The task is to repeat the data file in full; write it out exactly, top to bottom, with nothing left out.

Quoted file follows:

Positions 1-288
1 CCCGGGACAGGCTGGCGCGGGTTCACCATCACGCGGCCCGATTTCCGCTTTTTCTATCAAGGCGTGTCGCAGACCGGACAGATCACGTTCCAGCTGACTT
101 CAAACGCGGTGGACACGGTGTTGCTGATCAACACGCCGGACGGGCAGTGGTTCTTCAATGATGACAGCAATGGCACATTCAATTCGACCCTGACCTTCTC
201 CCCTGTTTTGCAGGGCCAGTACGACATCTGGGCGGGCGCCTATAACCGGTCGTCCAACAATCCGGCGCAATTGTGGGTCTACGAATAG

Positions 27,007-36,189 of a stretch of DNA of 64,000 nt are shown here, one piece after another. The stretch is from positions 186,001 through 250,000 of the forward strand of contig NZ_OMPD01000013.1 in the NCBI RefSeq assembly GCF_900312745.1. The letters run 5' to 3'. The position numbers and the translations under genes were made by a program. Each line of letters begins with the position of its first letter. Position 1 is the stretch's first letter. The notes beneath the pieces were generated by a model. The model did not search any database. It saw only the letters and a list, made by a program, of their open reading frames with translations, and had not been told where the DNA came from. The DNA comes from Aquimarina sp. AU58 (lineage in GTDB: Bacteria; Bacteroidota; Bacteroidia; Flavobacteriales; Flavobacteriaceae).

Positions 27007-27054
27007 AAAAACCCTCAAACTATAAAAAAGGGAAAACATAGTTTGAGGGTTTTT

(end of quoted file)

Positions 1-288
1 CCCGGGACAGGCTGGCGCGGGTTCACCATCACGCGGCCCGATTTCCGCTTTTTCTATCAAGGCGTGTCGCAGACCGGACAGATCACGTTCCAGCTGACTT
101 CAAACGCGGTGGACACGGTGTTGCTGATCAACACGCCGGACGGGCAGTGGTTCTTCAATGATGACAGCAATGGCACATTCAATTCGACCCTGACCTTCTC
201 CCCTGTTTTGCAGGGCCAGTACGACATCTGGGCGGGCGCCTATAACCGGTCGTCCAACAATCCGGCGCAATTGTGGGTCTACGAATAG

Positions 27,007-36,189 of a stretch of DNA of 64,000 nt are shown here, one piece after another. The stretch is from positions 186,001 through 250,000 of the forward strand of contig NZ_OMPD01000013.1 in the NCBI RefSeq assembly GCF_900312745.1. The letters run 5' to 3'. The position numbers and the translations under genes were made by a program. Each line of letters begins with the position of its first letter. Position 1 is the stretch's first letter. The notes beneath the pieces were generated by a model. The model did not search any database. It saw only the letters and a list, made by a program, of their open reading frames with translations, and had not been told where the DNA came from. The DNA comes from Aquimarina sp. AU58 (lineage in GTDB: Bacteria; Bacteroidota; Bacteroidia; Flavobacteriales; Flavobacteriaceae).

Positions 27007-27054
27007 AAAAACCCTCAAACTATAAAAAAGGGAAAACATAGTTTGAGGGTTTTT